Karina Mendez, a member of Cabrini Immigrant Services and a U.S citizen whose parents would have qualified for DAPA, said, “Everyone needs to know that young people like me, even though we are Americans, have been living in fear because our parents and relatives are undocumented. I was born here and this is the only country that has ever been my home. Yet we have had doors of opportunity closed to us because of the way the immigration laws treat our parents, our uncles, and our aunts. With this decision, the Supreme Court allows our fear to continue and stops us from contributing the best of ourselves to this country and to the future that we all share.

Steven Choi, executive director, New York Immigration Coalition gives opening statements and says we will continue to fight for our communities.  Karina Mendez, a youth with Cabrini Immigrant Services whose parents are eligible for DAPA, speaks about the fear she has for her family.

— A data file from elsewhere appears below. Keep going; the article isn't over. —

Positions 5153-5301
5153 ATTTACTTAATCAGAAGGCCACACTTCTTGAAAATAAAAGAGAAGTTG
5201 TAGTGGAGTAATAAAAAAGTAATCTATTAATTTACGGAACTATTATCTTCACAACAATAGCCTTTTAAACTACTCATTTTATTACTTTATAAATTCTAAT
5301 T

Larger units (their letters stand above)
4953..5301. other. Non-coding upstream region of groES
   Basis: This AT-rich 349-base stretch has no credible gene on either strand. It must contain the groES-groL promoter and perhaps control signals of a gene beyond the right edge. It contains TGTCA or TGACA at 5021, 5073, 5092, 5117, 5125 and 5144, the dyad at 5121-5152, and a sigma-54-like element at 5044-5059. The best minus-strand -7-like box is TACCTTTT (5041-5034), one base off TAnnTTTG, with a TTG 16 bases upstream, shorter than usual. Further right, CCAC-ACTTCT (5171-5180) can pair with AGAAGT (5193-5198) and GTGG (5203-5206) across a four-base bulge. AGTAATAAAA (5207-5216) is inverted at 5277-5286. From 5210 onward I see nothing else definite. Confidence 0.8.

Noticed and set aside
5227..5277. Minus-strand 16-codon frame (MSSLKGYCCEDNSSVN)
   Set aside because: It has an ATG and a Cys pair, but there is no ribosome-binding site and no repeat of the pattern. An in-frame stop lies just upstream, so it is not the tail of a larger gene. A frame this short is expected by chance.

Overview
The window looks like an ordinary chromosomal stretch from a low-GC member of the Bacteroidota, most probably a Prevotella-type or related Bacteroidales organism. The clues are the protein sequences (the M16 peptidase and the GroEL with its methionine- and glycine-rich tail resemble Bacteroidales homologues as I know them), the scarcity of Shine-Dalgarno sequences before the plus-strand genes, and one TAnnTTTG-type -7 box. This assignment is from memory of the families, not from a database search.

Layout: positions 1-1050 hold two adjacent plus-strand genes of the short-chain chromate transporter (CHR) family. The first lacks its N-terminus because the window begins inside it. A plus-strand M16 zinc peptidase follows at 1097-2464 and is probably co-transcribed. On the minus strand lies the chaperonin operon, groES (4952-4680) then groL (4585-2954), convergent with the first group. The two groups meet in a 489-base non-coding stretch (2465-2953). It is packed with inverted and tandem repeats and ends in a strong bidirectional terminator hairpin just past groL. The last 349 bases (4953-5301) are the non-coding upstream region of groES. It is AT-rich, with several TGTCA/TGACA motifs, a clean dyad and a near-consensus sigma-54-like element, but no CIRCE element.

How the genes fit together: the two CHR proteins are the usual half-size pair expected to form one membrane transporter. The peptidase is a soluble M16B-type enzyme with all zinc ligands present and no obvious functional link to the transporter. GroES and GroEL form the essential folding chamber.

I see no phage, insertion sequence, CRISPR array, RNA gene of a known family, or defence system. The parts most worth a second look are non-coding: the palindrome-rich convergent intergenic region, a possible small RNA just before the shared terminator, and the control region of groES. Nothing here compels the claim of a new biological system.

Hoda, a DAPA eligible mother and member of Arab American Association of NY said, “Every day I wake up, finish my prayer and pray that the court will decide in our favor. It is our right, our basic right to want to live with no fear and paranoia of deportation. It is my daughter’s right to know that her mom won’t be “stolen” away from her I am so sad that the Supreme Court decided to not grant me and my kids this very basic right. I am devastated that I have to kiss my kids yet another night with worry that if ICE knocks on our door, they could easily take me away from them. As a Muslim Arab mother, it is my duty to be with my kids and protect them and I will do so regardless of this decision. I am here and I will stay here for my children! We will continue to raise our voices until we are heard.”

Wilder Vasquez, a Guatemalan member of Workers' Center of Central NY said, “I’m sad because this decision makes our dreams to collapse again, our dreams of getting out of the shadow where we live, once again our hopes are dissolved. Our dream is that someday they reconsider and end our suffering. As immigrants, we will continue dreaming about that.”

Aber Kawas, youth organizer at Arab American Association of NY, speaks as someone who has experienced first hand what deportation does to families.  Joselyn, a member of Atlas DIY who qualifies for expanded DACA, speaks about her feelings today.